This is the true nature of the pub rant. It is an expression of a broken psychology; one crying out in despair at the lack of something essential to itself, and bemoaning the inability to achieve enough mastery over the physical world to attain that desire. It rarely has anything at all to do with the external target of the verbal diarrhea, except that the target may fit some emotional template for the ranter. In a nutshell: I am owed something, and justice demands that someone be obligated to give it to me.
This is an angry child crying out for a parent. And, really, the state itself is nothing more than a collective expression of this dysfunction. Only, as adults, we have real power to do real harm in the process. Democracies of all forms and styles – in fact, monolithic institutions of power of all kinds – are fundamentally two things: Firstly, a weapon. But more importantly: the implicit social approval to use that weapon to threaten or harm others to get what you want. Political philosophers of all stripes have recognized this fact for eons, actually.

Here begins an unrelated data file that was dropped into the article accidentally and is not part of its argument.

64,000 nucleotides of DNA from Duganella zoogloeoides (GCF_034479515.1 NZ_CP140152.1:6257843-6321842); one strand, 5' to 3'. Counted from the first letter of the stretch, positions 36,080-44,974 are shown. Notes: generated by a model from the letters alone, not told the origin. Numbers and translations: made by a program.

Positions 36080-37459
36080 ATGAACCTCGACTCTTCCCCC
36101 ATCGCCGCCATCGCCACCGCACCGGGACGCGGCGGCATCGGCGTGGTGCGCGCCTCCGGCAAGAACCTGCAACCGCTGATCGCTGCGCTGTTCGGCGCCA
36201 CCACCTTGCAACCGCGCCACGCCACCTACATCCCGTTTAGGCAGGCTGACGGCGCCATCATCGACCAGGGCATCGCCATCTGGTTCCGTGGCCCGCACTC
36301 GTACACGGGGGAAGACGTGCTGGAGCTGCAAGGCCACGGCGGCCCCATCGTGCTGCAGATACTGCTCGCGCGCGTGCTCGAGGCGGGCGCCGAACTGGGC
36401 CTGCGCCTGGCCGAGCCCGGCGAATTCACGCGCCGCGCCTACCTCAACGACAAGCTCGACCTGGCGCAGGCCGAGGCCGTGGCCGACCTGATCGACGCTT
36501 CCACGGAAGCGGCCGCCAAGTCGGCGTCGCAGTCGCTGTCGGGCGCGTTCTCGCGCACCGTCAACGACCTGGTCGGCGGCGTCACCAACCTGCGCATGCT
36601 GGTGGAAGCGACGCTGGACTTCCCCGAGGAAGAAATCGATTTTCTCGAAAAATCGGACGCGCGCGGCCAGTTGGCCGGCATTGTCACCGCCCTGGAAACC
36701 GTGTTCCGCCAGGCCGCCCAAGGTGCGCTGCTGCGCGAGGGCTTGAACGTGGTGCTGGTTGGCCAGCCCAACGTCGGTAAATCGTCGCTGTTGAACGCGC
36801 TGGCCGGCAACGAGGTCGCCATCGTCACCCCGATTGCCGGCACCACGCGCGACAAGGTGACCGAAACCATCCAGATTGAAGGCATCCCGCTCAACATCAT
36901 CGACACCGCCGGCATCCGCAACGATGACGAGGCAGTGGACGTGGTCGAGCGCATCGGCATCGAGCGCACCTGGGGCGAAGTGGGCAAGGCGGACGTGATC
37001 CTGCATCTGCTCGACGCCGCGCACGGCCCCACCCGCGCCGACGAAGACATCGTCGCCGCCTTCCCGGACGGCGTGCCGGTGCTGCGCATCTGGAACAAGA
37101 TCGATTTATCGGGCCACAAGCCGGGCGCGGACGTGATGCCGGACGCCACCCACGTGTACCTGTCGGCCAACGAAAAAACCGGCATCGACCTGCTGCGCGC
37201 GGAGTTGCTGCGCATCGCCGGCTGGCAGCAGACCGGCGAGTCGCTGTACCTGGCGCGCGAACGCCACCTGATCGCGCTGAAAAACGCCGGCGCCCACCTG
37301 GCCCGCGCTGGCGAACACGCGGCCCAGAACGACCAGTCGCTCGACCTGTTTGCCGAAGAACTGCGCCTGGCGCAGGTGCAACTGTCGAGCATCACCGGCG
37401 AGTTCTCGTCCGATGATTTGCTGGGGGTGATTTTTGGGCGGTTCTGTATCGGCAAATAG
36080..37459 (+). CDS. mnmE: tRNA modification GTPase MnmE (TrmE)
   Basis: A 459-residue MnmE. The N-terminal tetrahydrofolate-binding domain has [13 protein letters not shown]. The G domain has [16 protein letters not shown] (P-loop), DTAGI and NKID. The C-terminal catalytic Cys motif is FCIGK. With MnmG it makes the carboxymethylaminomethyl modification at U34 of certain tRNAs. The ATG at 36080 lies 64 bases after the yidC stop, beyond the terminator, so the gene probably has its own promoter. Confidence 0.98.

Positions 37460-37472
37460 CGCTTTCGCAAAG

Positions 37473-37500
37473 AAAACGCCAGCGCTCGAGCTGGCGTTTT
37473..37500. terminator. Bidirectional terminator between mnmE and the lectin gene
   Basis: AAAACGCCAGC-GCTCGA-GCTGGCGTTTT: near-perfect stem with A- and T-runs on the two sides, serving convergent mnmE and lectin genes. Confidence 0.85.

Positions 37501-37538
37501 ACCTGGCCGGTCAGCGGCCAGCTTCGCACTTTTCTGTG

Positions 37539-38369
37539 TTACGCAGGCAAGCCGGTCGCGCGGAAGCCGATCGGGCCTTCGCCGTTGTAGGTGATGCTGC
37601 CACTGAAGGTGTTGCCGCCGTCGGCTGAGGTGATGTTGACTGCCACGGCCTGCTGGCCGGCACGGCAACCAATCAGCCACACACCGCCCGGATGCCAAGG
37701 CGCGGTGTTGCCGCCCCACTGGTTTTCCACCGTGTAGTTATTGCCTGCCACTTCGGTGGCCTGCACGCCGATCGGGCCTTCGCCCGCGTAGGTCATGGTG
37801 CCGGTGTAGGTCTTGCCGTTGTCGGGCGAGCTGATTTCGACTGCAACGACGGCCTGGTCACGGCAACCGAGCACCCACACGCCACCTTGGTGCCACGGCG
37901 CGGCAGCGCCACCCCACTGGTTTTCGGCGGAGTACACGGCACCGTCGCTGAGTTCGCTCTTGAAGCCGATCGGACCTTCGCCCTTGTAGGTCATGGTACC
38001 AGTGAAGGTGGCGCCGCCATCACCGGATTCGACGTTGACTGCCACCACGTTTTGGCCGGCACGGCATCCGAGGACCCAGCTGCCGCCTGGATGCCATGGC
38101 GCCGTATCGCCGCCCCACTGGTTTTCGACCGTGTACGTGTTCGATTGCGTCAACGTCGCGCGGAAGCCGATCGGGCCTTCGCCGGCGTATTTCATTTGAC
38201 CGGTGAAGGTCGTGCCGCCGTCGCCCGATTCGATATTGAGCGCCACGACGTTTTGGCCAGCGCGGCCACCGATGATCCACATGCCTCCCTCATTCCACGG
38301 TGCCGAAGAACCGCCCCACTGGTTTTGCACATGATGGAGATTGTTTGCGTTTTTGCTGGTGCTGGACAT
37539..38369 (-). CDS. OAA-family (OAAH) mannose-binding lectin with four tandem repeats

They’ve also identified another fundamental problem with the State as a form of social organization: How do you decide who gets what they want? Developmental psychologists will also point out that this is a common subterranean struggle within families, as well. Children are constantly vying for their parents’ attentions. And it’s not uncommon for siblings to attempt to manipulate parents to gain advantage over each other. Thus, it is with the State as well.
Knowing When To Quit
I don’t have an answer to this problem. How could I be expected to? I’m a 25 year veteran of the I.T. and software industries, not a political philosopher. But, then again, I don’t go around offering lectures claiming that I do have that answer.
And this is where I come back to Derek. It’s not impossible for a scientist to have something useful to say about political philosophy, just as it’s not impossible for a political philosopher to have something useful to say about science. After all, Herbert Spencer (for example) was able to bring both to heel fairly effectively, during his own lifetime.
But if you’re going to make this kind of professional leap, you really need to do it from a position of humility and curiosity — that is, if you’re not simply trying to get what you want at others’ expense. And, really, when was the last time you exhibited a politician behaving with the humility and curiosity of a scientist? Yet, this is precisely what Derek is expecting, in his demands for “better training” of politicians. Which, it seems to me, marks Derek as a pretty typical politician, himself: naive, untrained, and driven by egotistical fantasies about philosopher kings and smartphone apps.